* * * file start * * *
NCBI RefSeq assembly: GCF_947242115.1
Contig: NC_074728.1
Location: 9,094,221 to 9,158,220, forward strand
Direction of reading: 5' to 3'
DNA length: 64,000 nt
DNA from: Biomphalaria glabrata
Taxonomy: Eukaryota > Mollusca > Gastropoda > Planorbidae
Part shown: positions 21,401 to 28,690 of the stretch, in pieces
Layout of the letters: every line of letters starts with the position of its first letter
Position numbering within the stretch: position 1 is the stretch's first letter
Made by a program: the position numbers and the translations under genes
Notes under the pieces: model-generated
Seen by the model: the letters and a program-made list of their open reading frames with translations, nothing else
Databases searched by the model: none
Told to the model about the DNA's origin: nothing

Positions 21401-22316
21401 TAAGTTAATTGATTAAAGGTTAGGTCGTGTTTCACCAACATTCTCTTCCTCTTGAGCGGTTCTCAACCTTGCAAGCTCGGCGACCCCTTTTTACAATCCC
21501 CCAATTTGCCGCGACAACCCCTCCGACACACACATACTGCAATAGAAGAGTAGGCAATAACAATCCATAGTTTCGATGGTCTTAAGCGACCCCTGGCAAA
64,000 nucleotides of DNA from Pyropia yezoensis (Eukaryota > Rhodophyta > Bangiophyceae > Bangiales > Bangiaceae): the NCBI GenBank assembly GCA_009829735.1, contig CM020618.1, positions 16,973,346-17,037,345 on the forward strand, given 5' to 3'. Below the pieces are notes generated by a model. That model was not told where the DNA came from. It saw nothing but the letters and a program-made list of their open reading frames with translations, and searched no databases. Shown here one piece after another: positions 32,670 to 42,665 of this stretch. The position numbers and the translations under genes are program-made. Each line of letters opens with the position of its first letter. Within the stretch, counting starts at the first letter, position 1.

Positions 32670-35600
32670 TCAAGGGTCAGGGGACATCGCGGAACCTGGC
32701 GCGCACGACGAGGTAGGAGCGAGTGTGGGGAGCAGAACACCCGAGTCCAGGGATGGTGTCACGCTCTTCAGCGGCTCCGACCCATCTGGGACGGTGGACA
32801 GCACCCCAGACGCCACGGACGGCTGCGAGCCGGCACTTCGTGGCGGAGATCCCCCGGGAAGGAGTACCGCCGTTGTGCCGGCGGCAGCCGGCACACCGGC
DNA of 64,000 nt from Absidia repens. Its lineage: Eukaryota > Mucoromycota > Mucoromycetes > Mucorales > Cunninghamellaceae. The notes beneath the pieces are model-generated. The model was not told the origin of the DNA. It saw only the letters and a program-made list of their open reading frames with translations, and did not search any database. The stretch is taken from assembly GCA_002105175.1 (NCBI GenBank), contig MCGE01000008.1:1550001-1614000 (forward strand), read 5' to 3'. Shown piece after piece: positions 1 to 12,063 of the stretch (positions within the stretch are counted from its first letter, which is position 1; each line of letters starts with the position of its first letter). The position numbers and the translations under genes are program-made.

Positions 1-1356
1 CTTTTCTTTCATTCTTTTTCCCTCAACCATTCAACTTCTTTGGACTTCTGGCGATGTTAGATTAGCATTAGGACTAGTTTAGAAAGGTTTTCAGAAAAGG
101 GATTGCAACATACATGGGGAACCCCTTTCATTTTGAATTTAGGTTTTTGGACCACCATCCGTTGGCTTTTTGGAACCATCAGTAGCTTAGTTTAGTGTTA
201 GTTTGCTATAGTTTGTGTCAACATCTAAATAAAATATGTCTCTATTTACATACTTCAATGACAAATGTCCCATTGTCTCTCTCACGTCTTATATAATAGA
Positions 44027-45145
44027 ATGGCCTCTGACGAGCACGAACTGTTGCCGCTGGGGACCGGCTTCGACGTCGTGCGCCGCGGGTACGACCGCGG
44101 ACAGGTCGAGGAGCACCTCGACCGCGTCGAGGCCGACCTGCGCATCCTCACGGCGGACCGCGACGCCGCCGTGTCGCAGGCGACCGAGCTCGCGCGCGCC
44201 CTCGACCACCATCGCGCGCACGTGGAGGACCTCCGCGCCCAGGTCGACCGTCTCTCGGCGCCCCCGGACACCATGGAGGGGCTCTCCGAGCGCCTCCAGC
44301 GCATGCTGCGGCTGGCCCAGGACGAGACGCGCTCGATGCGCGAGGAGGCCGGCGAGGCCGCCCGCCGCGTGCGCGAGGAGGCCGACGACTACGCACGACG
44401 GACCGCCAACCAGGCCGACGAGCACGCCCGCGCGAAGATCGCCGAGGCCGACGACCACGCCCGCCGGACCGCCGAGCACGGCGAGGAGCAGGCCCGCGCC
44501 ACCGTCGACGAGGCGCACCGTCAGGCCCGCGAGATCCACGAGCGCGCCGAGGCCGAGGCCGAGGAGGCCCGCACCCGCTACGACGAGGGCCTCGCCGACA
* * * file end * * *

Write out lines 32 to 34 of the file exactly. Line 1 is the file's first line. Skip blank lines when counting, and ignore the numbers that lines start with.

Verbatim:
44201 CTCGACCACCATCGCGCGCACGTGGAGGACCTCCGCGCCCAGGTCGACCGTCTCTCGGCGCCCCCGGACACCATGGAGGGGCTCTCCGAGCGCCTCCAGC
44301 GCATGCTGCGGCTGGCCCAGGACGAGACGCGCTCGATGCGCGAGGAGGCCGGCGAGGCCGCCCGCCGCGTGCGCGAGGAGGCCGACGACTACGCACGACG
44401 GACCGCCAACCAGGCCGACGAGCACGCCCGCGCGAAGATCGCCGAGGCCGACGACCACGCCCGCCGGACCGCCGAGCACGGCGAGGAGCAGGCCCGCGCC